What are some key questions to ask show management to ensure my company is exhibiting at the right trade shows, and that it's squeezing every ounce of effectiveness out of each one?
Show management can offer loads of information for exhibitors, including everything from peak show hours and promotional tips to attendee demographics and competitive intelligence. However, shows don't usually offer this information as part of the space-rental process. What exhibitors typically receive is a show prospectus containing a menu of options, deadlines, stipulations, and service-order forms.
So to glean anything more insightful, you have to ask some key questions. Through your discussions with show management, not only will you gain information to assist you in making decisions about your show participation, but also you might discover new opportunities to make your program more successful. Here, then, are five questions to ask show management before you make the commitment to exhibit.
1. What are some of the most effective strategies exhibitors have employed at this show? Any show-management rep with a finger on the pulse of his/her event should be able to speak to exhibiting strategies that have proven successful. In fact, management has a unique perspective on what works and what doesn't, so take note of these tactics and ask your rep why each strategy worked, and how you might create something similarly
effective for your own program.
If your rep is unable to discuss successful strategies, this means: a) your rep is out of touch with the show, and/or b) exhibitors' tactics don't work. If the rep is clueless about the trade show, it's unlikely that he or she can offer any assistance in developing an effective strategy for your program.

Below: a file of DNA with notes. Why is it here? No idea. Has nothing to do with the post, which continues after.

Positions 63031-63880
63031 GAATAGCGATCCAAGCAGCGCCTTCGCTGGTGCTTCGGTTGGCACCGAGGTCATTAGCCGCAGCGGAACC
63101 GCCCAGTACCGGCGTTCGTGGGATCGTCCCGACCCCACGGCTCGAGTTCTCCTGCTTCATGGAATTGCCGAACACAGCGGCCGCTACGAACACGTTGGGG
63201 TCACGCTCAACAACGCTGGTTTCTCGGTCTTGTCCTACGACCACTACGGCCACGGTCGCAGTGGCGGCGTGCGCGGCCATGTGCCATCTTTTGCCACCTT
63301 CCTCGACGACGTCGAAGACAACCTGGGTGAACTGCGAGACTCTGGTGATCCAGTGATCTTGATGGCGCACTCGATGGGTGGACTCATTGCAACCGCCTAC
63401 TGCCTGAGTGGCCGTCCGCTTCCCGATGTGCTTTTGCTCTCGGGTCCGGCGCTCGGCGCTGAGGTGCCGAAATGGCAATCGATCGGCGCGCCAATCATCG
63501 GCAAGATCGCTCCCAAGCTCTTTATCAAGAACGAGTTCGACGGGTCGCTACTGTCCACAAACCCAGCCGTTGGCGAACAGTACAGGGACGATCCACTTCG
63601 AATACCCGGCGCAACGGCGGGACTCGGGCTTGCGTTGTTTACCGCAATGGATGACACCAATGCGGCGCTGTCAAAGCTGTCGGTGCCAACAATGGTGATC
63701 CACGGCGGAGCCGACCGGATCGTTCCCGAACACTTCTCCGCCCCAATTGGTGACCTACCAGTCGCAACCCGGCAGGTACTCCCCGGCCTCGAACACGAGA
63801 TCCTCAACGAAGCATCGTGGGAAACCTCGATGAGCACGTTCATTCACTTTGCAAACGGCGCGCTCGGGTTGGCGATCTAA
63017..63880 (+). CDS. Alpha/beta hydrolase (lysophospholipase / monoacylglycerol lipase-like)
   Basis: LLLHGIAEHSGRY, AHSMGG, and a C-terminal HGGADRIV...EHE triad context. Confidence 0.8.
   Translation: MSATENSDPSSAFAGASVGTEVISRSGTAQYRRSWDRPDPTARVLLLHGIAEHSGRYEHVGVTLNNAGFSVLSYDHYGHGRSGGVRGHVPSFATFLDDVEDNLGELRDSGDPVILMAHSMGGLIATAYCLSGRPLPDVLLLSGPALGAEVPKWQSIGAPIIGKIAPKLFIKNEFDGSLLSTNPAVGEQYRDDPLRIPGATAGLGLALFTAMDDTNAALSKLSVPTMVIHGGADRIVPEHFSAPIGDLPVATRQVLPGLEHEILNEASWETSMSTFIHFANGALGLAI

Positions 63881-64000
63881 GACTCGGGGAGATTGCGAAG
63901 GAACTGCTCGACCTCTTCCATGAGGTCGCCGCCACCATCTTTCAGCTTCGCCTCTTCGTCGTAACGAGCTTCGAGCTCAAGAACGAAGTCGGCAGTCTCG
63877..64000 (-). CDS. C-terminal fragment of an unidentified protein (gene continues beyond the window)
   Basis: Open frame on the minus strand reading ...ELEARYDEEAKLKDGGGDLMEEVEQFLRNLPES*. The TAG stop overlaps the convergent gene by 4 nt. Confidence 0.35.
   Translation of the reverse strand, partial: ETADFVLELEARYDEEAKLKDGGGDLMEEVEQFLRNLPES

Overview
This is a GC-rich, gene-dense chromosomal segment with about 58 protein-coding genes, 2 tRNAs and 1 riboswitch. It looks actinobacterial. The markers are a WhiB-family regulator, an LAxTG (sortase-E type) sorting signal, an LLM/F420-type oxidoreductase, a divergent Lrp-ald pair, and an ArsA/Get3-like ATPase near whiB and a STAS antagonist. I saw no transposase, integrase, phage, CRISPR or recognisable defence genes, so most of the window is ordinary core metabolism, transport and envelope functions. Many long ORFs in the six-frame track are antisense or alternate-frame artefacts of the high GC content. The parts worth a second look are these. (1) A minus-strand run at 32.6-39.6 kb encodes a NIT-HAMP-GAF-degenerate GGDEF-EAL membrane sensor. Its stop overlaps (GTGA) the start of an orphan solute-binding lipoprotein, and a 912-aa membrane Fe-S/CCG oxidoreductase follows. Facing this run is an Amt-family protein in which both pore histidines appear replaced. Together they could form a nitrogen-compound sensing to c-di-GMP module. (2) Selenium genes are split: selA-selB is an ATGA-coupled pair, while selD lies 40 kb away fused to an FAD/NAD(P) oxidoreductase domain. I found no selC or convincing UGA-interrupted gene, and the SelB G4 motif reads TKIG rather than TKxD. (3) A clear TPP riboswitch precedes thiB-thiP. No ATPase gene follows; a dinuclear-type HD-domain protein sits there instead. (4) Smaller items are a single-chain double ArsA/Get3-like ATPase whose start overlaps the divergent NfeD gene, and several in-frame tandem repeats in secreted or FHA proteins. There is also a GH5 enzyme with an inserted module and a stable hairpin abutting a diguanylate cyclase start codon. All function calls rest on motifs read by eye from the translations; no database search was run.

And if exhibitors aren't employing
successful marketing strategies, it might mean that show management has done little to implement programs to assist exhibitors' efforts. Bottom line, be wary of any trade show in which management is unaware of - or worse yet, unconcerned with - what exhibitors are doing.
2. How does the association/show producer promote this event, and how does it stay in contact with attendees throughout the year? When you sign an exhibit-space contract, you're investing in far more than space on concrete. You're also paying for the promotional strategies show management will implement to ensure that the event is filled with prospective buyers. Thus, if management does little to promote the show to attendees and it's not continually attempting to grow or maintain its attendee base, you're essentially paying for a service that is not being delivered.